The Huldufolk, literally meaning “hidden people,” are a group of elusive elves, goblins, and trolls found in much of Icelandic folklore. They are said to live in an invisible dimension in houses built in the cracks of rocks, caves, and in the sides of cliffs. They can make themselves visible to humans, particularly on certain days of the year.
The Huldufolk are particularly human-like in their personalities. They have to work for their livelihood, take part in drinking, and die like all mortals. They are not known to be particularly good or evil. They are never malicious, but sometimes push their moral agenda harshly. For example, some stories tell of Huldufolk trying to seduce humans, punishing those who succumb to their seduction, and rewarding those who are able to resist it.
Stories of Huldufolk are still prominent in Iceland today. They are a big part of holiday festivities; New Year’s Eve, Christmas night, and Twelfth Night (January 6th), as well as Midsummer Night. On these holidays, it is customary to leave food and candles out for the Huldufolk. Some even set up small houses for them to live in (pictured right), reminiscent of leprechaun traps children make for St. Patrick’s Day.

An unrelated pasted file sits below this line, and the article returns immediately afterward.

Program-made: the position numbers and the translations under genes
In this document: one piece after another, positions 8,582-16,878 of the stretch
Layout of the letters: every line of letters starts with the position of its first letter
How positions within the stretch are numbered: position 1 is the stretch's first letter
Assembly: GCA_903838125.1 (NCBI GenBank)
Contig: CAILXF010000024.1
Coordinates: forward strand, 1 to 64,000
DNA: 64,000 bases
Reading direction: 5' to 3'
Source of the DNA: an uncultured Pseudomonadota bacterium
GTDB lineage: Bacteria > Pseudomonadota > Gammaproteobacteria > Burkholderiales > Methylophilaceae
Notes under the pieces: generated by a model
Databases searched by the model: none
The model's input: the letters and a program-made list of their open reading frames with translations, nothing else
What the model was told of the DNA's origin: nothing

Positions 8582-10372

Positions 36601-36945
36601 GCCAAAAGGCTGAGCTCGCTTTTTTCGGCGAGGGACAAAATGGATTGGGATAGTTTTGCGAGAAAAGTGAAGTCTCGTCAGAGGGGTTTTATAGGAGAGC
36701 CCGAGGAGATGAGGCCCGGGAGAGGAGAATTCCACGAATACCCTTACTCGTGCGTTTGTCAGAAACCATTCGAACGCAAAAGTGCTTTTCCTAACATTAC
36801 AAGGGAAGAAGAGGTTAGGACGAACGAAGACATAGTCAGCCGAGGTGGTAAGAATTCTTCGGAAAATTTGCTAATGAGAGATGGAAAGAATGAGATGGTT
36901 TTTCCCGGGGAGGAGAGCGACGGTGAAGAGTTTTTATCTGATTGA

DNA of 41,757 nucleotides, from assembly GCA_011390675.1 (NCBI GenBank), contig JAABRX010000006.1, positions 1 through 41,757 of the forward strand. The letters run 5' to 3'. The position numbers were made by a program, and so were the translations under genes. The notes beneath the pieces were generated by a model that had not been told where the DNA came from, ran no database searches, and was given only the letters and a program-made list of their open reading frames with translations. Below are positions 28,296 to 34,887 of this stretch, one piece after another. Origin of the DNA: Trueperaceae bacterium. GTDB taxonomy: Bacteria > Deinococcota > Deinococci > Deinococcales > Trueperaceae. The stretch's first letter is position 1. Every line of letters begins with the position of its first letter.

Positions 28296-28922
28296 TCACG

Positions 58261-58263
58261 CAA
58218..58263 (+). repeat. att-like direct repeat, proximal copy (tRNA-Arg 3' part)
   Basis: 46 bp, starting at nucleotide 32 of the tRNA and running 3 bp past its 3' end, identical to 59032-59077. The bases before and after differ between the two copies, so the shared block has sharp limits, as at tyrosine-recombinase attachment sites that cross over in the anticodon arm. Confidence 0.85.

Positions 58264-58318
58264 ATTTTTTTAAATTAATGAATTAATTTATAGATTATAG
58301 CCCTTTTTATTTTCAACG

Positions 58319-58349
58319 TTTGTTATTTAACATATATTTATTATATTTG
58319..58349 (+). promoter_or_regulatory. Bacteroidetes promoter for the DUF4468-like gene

What do you call those long strings of colored and white lights that appear in December? We Americans tend to call them what they are: ‘holiday lights,’ or ‘Christmas lights’ or — if you’re like my Dad, trying to untangle them every year — some unjolly things before the spiked eggnog kicks in.
These terms are clear, but they don’t even hint at the real purpose of lights-on-a-string: magic! It’s pure enchantment to see thousands of tiny sparkles illuminating trees, houses, yards and towns. Across the pond, our British neighbors call them “fairy lights.” We at FairyRoom approve.
If you still need to add some glow to your season, here are a few of our favorite fairy lights, all from Etsy.
Moon and Star Paper Lanterns: for the holidays, and beyond!
Origami Lights Made with Japanese Paper: these remind us of strings of beautifully-wrapped gifts.
Do you have a favorite here, or elsewhere? Share opinions and links with us in the comments, below.